Monday, February 18, 2013

The Slow Road to a Garden and Patience

I think gardening requires passion and patience, and the two rarely conflict for me, largely because I lack all sense of patience. But I do have the passion bit down. I like to think I'm developing some level of patience, if only because getting the actual garden to match the one I envision in my head is taking some time.

Once we nearly sweat to death clearing the gargantuan holly bushes on the side of the house, we were amazed by how wide the side yard actually was. I started getting ideas. I began hatching plans. Those plans involved arbors. Unfortunately, that required my first exercise in patience, since we would have to submit our plans to the neighborhood ARC (architectural review committee) for approval before we could get started. I wanted a narrow arbor for the entrance and a wider one for a swing at the end of the garden. I wanted another small one at the gate in the veg garden.

The Not-So-Secret Garden, pre arbors

I had help building the large swing arbor and was very grateful for the help. But the two small arbors I built on my own. I had this great idea that I should build them in the driveway because it's flat (sloped, yes...uneven, no). I didn't want to create a Dr. Suess arbor to match our palm tree (see previous post) by building in the yard. This really didn't present much of a problem for the veg garden arbor because it is a short 10 foot walk from driveway to placement. I just dragged it in place. The other arbor, however, would be placed approximately 150 feet away. I had to get through the gate into the backyard, then walk to the end of the house, then to the end of the pool enclosure, around the enclosure, up the other side, and then to the intended resting place.

I believe I've mentioned that I'm impatient. I didn't want to wait for the muscle of the house to return from playing golf. So I turned the arbor on its side, crouched to step into the structure, and placed my shoulders under the vertical beams, which were then extending behind me. I stood up. The arbor was still on the ground. So the weight of the structure was one problem, and now my short stature was creating another. No problem, I thought, I'll just carry it by walking on my tiptoes. Yes, Becky. Genius move. That should be super easy. At least I was in for a good exercise for my calves, and I was sure that was the last of the obstacles. As I started to move, however, I noticed that the narrow gap between the vertical beams made it impossible for me to take normal strides. I suddenly became a tiny woman with a 7' high x 5'wide x 2' deep stockade on me, tiptoeing with a 6" I was trying to sneak up on someone. Yet I remained undeterred. Bouncing along, I made my first few steps.

Here's where it gets a little strange. As I was moving from driveway to gate, 3 separate neighbors passed by, each of them in their turn.

"Hello, Becky!" they said.

I could barely turn my head to see them, what with the house on my shoulders, but I managed a wave and a hello. One doesn't want to appear rude.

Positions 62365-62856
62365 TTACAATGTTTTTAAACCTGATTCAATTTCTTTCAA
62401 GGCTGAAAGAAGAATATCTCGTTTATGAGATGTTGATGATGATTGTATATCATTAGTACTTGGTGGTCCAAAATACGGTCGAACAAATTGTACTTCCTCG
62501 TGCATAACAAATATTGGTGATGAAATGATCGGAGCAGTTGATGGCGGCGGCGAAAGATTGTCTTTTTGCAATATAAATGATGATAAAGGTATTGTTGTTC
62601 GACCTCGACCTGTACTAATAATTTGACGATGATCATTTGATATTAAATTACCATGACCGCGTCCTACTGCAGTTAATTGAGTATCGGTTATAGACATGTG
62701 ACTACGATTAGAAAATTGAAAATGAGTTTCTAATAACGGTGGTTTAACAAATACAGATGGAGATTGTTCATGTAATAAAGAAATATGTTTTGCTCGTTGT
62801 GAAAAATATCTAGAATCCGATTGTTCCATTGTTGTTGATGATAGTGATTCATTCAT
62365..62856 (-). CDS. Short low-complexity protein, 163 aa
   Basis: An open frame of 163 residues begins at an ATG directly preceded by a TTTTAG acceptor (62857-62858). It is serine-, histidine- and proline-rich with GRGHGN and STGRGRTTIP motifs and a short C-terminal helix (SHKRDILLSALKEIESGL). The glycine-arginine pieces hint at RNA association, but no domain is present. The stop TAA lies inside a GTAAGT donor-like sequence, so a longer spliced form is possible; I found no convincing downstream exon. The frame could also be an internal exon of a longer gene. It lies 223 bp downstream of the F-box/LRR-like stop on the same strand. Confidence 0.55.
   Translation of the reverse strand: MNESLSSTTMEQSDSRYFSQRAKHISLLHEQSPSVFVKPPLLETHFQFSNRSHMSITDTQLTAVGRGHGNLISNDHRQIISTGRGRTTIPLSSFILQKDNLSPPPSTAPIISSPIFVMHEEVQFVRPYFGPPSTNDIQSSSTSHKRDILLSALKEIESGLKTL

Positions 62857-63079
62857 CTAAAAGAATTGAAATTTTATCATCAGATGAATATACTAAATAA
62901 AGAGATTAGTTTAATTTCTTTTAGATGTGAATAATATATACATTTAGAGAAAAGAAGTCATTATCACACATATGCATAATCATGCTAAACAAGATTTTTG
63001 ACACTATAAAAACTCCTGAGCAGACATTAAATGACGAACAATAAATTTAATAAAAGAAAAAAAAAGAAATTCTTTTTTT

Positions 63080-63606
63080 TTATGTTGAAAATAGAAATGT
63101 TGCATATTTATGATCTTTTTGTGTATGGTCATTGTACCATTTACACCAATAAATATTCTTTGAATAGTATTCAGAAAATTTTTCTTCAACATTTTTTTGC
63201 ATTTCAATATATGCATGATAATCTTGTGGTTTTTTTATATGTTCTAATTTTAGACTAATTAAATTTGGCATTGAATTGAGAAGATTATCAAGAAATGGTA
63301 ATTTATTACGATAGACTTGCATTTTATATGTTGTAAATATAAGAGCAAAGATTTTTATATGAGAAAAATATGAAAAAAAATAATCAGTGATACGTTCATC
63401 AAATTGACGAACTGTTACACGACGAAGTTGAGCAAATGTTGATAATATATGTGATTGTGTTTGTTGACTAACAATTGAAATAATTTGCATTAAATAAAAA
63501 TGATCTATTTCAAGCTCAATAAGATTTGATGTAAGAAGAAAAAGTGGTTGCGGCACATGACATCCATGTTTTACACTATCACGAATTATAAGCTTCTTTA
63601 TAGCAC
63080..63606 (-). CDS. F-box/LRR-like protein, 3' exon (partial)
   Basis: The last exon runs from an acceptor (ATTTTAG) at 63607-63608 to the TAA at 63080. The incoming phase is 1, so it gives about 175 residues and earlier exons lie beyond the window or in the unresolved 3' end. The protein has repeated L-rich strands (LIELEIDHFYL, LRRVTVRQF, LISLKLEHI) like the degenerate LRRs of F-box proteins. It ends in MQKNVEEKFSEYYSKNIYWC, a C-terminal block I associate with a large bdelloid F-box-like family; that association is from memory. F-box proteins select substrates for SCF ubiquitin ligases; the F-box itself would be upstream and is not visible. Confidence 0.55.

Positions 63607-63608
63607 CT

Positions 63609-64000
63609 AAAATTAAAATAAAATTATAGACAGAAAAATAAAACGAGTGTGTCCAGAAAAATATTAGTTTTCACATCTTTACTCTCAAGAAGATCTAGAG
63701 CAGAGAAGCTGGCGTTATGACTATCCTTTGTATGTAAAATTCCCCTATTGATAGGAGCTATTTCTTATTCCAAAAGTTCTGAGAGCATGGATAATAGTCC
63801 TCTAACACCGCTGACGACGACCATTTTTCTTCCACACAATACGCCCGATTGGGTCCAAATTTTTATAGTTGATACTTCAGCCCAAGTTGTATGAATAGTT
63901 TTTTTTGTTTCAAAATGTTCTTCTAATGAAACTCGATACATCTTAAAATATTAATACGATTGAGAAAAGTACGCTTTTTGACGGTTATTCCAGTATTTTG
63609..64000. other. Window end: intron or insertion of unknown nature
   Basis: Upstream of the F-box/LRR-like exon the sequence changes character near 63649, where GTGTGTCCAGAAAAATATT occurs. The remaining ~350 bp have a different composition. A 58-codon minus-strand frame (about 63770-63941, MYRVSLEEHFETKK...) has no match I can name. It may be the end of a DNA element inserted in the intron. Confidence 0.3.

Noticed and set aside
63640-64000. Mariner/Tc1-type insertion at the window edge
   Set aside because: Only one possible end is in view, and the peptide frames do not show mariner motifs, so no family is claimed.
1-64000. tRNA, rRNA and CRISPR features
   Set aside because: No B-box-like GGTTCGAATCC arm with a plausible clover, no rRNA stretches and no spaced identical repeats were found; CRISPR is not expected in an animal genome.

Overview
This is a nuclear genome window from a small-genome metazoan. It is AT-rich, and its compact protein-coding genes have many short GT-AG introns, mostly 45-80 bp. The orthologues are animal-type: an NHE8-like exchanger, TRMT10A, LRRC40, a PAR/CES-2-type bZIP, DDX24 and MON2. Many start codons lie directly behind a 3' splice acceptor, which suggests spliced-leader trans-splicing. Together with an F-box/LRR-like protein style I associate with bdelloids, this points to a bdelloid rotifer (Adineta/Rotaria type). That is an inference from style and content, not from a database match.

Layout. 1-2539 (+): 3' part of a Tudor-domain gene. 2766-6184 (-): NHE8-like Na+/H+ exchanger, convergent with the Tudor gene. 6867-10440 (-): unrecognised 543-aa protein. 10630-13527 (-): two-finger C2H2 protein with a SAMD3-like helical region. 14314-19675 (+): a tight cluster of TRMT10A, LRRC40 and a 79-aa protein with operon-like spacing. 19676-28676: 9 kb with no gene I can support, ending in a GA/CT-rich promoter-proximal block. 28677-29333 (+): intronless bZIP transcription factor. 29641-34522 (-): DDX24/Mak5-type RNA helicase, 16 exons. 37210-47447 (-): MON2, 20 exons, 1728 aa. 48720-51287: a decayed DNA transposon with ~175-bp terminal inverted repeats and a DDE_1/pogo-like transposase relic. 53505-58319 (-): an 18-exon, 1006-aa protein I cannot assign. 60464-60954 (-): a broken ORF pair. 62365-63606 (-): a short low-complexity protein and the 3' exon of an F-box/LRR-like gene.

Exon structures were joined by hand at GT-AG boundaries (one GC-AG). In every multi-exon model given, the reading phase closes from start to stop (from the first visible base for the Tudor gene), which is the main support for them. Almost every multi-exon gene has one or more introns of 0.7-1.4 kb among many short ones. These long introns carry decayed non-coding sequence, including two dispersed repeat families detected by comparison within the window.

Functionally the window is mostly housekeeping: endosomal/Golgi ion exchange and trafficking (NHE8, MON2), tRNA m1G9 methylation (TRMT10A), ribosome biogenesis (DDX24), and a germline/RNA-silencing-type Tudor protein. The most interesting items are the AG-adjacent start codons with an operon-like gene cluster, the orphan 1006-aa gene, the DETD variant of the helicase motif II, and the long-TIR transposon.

"How are you doing?" they asked.

Really? Does it look like I'm in a position for a chit-chat? I replied with a less-than-convincing, "Oh, I'm fine. And you?" Never once did any of them offer to help or ask why I had a bunch of lumber hanging off of me, as if they didn't even see it. I thought bitterly of that the entire way. When I arrived at my destination, I really struggled to line up the posts with the holes I had dug, drop the posts into the holes, and push the arbor upright. But I did. And yes, I am, in some ways, the muscle of the house, too. I'm just the shorter muscle. It makes a big difference.

My Great Burden, the Arbor (and a slightly more secretive garden)

I will attempt to include current photos of the Secret Garden soon. It will just require me to pull out a ladder and take an aerial shot. It's getting that secret. The plants are maturing and stretching out, making themselves quite comfortable.

Peeping through the Herbaceous Wall

The vegetable garden was still looking a bit shabby until recently. My somewhat limited gardening skills were taxed by the constant weed problem. When I built the raised planter beds (necessary, I think, for anyone who has all sand for soil), I placed weed barrier fabric underneath the planters, and I think the weeds took that as a declaration of war. They were, no doubt, the superpower then.

The Vegetable and Weed Garden (and arbor in the background)

We are currently in the process of finishing up the paver path, another exercise in patience because I had the bright idea of making all the pavers myself. One set per week. 30 sets. We're staining them this coming weekend. And another phase of the transformation will be complete. My own transformation into a patient person, in all honesty, is really moving along much more slowly. 


  1. I can finally say that you have both passion and patience for gardening, because you were able to turn your backyard into a useful garden space. It might have taken you a lot of time, but at least you made your plans a reality. The arbor swing looks beautiful there. I’d love to sit and swing there. ->Shona Martinez

  2. Oh, Shona, thank you so much. I would love nothing more than to sit with someone on my swing! We could plot the next mission in the garden together!

  3. Your description of you hauling that trellis around sounds so much like me that I laughed out loud! I feel your pain and triumph!

    1. I'm glad I'm not the only one who gets herself into some tricky spots!